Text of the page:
Journal of Health and Environmental Research
Volume 3, Issue 1, February 2017, Pages: 1-7

Gender Perception on the Health and Environmental Hazards of Pesticide Usage among Cocoa Farmers in Ekiti State, Nigeria

Olowoyo Olamide Ahmed*, Deji Olanike Fasilat

Department of Agricultural Extension and Rural Development, Obafemi Awolowo University, Ile–Ife, Nigeria

Email address:

(O. O. Ahmed)
(D. O. Fasilat)

*Corresponding author

To cite this article:

Olowoyo Olamide Ahmed, Deji Olanike Fasilat. Gender Perception on the Health and Environmental Hazards of Pesticide Usage among Cocoa Farmers in Ekiti State, Nigeria. Journal of Health and Environmental Research. Vol. 3, No. 1, 2017, pp. 1-7. doi: 10.11648/j.jher.20170301.11

Received: September 19, 2016; Accepted: January 4, 2017; Published: January 20, 2017


Abstract: The study was conducted in Ekiti State, Nigeria among male and female cocoa farmers, to assess the gender differential in perception of the health and environmental hazards of pesticides usage. Multi stage purposive sampling technique was used to select 120 male cocoa farmers and 120 female cocoa farmers to make a total of 240 respondents for the study. Descriptive and inferential statistics was used to analyse the data. The result showed that male cocoa farmers, likewise female cocoa are vulnerable to health, (tearing and redness of eyes, body pain, headache) hazards, likewise they also indicated their experience of environmental (air pollution, pollute streams) hazards. About 64% Male and 54% female cocoa farmers had a positive perception of the health and environmental hazards of pesticides usage but there was a significant difference between male and female cocoa farmers perception of pesticides hazards. It was concluded that majority male as well as female cocoa farmers in Ekiti State were vulnerable to one pesticide hazards or the other. Adequate and frequent training was recommended for male and female cocoa farmers on pesticides hazards, at the same time less reliance on pesticides usage to reduce vulnerability to the hazards.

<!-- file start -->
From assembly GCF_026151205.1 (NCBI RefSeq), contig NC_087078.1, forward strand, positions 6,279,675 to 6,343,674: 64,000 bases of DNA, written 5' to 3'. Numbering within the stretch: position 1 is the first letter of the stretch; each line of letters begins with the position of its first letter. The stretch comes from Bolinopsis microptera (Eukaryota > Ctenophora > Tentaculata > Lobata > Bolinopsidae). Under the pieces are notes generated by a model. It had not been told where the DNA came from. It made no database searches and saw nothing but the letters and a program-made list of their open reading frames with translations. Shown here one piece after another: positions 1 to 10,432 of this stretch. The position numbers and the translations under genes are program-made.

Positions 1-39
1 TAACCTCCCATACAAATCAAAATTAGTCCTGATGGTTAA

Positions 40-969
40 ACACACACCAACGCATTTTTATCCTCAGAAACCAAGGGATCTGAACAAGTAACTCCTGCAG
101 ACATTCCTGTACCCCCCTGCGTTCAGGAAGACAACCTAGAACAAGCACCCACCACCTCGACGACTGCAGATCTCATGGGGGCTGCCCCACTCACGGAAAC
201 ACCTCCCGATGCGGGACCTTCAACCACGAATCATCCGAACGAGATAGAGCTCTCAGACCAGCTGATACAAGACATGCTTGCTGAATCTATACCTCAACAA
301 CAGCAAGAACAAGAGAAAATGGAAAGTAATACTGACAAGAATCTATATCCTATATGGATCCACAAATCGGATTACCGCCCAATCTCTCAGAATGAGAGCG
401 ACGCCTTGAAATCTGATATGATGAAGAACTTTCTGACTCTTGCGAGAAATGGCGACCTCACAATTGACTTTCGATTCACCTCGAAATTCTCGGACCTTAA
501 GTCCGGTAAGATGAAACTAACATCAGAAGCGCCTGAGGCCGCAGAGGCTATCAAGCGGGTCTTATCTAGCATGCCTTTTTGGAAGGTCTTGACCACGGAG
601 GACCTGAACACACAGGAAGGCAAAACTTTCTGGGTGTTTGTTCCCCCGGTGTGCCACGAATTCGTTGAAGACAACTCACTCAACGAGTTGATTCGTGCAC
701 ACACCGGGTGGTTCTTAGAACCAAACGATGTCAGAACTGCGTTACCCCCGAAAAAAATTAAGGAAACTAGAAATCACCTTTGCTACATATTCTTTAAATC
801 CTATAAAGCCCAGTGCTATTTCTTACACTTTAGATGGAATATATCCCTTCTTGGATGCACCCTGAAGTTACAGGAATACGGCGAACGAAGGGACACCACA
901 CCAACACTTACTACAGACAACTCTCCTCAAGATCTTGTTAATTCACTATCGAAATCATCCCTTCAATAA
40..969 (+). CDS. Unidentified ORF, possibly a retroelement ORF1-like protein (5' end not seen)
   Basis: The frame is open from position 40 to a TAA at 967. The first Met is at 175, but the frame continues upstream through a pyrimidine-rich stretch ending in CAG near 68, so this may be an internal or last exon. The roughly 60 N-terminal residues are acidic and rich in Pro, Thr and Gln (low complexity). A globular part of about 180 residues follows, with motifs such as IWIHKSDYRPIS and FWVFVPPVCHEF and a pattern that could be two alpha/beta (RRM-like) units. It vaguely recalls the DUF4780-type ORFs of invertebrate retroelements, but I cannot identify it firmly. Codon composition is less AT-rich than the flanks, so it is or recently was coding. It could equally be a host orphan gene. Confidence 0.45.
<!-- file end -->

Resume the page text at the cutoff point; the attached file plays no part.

Keywords: Pesticides Hazards, Gender Differential, Perception, Pest and Diseases, Cocoa Production


1. Introduction

Cocoa (Theobroma cacao) has been a major cash crop in Nigeria; it has contributed immensely to her economy over the years. It has served as a source of employments, both directly and indirectly, as a mean of foreign exchange, as an important source of industrial raw materials, and internal revenue to government of producing state. Nigeria was the second leading producer of cocoa in the 60s and early 70s [1]. Production decline in cocoa started in 1971 with annual yield of 255,000 tonnes, 241,000 tonnes in 1972 and 137,000 tonnes in 1978/79 [2]. This was associated with old ages of tress, disease and pest attack and abandonment of productive holdings as a result of low price incentives [3]. Nigeria is currently the fourth largest producer of cocoa in the world where she produced (250,000 tonnes), Indonesia (490,000 tonnes), Ghana (662,400 tonnes) and Cote d’Ivoire (1,000 223 tonnes) [4]. Though Nigeria’s annual cocoa yield has been between 200,000 and 250,000 tonnes in recent years, but rose to 270,000 in 2012/13 [5].